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Re: <nettime> Life on Autopilot?
Joseph Rabie on Mon, 15 Feb 2016 16:36:02 +0100 (CET)

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Re: <nettime> Life on Autopilot?


   As Brian says :

   Le 11 févr. 2016 à 22:18, Brian Holmes <bhcontinentaldrift {AT} gmail.com> a écrit :

   Everyone loves satellite mapping, yours truly included, but the
   ambivalence attaching to all dominant social functions can easily take
   over, indeed it already has.

   This is a fascination I share with him, albeit that I have always been
   fascinated with maps, back from the paper era - I could read maps
   before I could read text.

   Computer based maps raise a whole series of questions relative to their
   paper predecessors. The question of scale, for example, since
   theoretically, a single computer map is sufficient, as it contains the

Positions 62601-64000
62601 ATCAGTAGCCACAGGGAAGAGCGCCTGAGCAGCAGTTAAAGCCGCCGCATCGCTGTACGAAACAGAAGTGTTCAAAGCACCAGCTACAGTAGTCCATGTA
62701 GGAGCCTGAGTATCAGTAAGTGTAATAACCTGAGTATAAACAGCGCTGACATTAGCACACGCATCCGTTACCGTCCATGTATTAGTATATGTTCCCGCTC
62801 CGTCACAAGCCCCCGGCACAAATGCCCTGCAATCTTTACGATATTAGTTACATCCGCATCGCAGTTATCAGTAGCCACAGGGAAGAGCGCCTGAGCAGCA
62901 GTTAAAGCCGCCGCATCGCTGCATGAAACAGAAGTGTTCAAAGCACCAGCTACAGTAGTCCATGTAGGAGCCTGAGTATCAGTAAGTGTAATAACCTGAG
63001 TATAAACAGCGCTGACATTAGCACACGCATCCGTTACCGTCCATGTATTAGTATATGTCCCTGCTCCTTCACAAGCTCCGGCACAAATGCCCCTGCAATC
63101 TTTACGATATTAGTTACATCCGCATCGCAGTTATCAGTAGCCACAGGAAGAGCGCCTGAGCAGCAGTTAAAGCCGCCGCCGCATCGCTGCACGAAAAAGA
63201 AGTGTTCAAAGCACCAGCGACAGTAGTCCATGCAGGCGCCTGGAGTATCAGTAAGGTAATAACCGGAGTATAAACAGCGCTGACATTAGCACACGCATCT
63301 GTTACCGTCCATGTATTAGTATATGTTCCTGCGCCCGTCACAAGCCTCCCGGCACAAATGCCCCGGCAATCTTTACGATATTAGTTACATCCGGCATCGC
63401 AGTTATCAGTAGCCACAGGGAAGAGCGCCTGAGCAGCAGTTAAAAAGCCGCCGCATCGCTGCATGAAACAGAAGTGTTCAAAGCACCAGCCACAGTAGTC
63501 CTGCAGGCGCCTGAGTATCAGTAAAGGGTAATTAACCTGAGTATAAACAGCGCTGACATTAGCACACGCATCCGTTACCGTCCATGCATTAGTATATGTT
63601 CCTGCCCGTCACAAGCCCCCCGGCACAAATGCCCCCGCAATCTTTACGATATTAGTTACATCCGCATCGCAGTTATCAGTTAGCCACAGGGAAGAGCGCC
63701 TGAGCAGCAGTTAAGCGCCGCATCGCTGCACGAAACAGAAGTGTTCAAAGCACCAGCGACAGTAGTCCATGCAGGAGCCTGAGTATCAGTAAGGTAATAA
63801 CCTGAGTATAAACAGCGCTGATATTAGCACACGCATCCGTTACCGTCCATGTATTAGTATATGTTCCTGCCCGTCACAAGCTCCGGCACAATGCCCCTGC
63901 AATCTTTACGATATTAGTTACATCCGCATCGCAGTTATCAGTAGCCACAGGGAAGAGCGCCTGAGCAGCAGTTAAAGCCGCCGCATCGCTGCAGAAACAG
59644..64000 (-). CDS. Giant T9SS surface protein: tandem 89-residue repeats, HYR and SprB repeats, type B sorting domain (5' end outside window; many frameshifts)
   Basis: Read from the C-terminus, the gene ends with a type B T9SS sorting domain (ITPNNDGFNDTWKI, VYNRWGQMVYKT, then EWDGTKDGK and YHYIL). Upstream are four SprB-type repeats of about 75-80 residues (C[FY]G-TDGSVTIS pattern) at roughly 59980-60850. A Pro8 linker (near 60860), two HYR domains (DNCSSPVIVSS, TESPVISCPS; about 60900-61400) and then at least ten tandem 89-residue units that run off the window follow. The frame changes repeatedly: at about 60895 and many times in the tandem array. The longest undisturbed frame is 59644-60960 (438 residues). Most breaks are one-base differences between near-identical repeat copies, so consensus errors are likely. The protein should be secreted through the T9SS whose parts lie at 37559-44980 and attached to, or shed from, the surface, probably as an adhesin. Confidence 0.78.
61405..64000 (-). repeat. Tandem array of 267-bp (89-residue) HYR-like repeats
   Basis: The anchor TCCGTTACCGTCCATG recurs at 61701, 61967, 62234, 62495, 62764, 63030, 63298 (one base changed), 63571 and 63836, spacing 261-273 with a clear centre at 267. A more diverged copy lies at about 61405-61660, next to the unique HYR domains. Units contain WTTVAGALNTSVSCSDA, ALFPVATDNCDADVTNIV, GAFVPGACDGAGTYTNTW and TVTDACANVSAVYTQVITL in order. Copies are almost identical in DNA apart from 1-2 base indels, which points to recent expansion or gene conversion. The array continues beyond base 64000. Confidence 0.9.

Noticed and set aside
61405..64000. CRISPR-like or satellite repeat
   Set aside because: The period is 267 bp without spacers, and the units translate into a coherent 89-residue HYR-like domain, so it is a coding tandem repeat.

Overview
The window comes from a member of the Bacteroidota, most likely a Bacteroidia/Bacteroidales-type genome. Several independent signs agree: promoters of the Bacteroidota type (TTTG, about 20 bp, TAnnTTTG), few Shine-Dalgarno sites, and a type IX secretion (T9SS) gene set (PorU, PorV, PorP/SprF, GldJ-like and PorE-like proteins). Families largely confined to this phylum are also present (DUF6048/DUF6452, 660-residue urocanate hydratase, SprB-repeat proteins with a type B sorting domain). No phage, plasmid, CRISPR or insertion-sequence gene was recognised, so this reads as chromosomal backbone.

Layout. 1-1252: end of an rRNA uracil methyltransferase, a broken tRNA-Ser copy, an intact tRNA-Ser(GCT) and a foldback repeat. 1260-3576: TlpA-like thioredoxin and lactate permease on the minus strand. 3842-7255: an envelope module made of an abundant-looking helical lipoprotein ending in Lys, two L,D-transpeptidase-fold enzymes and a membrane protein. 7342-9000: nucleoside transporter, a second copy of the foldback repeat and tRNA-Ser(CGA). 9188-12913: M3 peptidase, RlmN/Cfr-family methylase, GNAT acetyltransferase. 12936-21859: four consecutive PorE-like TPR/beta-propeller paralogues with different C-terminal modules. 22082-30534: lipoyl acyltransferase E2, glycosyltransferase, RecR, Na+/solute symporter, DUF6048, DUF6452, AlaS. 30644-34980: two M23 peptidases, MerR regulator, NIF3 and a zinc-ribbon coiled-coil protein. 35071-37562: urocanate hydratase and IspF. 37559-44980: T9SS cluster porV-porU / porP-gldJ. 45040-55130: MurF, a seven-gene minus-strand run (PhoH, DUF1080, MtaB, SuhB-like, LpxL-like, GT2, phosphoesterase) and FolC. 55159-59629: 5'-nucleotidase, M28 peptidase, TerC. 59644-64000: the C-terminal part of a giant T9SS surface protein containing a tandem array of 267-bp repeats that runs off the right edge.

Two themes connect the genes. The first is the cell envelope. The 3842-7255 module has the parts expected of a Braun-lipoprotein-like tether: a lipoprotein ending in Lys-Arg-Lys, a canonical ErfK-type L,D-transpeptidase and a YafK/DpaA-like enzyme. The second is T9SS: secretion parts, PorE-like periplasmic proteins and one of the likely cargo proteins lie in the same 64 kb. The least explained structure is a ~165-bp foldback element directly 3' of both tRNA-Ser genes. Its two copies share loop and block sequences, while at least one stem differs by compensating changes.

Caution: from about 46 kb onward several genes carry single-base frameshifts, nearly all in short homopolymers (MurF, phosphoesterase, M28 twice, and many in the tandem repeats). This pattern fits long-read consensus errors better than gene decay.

entire globe and one's neighbourhood at one and the same time - one
   just zooms in and out. However, a map of this sort is reduced to basic
   geometric information, topography, roads, land occupation. What is lost
   today is the at close quarters, art-orientated chorographic vision of
   territory, which was written about by Ptolemy and rediscovered in the
   Renaissance. Chorography was used to create mappings that are both
   topographique and topopoetic, to quote the philosopher Edward S. Casey.
   The eye of the artist, sensitivity towards terrain and habitat were the
   driving force.

   I am trying to reflect on these questions in a thesis on "What Makes
   Place" ("Ce qui fait lieu") in which maps play an important part. Part
   of the research has been making an interactive, participative,
   sensitive map of Greater Paris.

   You can visit it here : http://www.mongrandparis.fr

   For English explanations : http://mongrandparis.fr/a-map-of-greater-paris-for-the-21st-century/

   Bises -

   Joseph Rabie.

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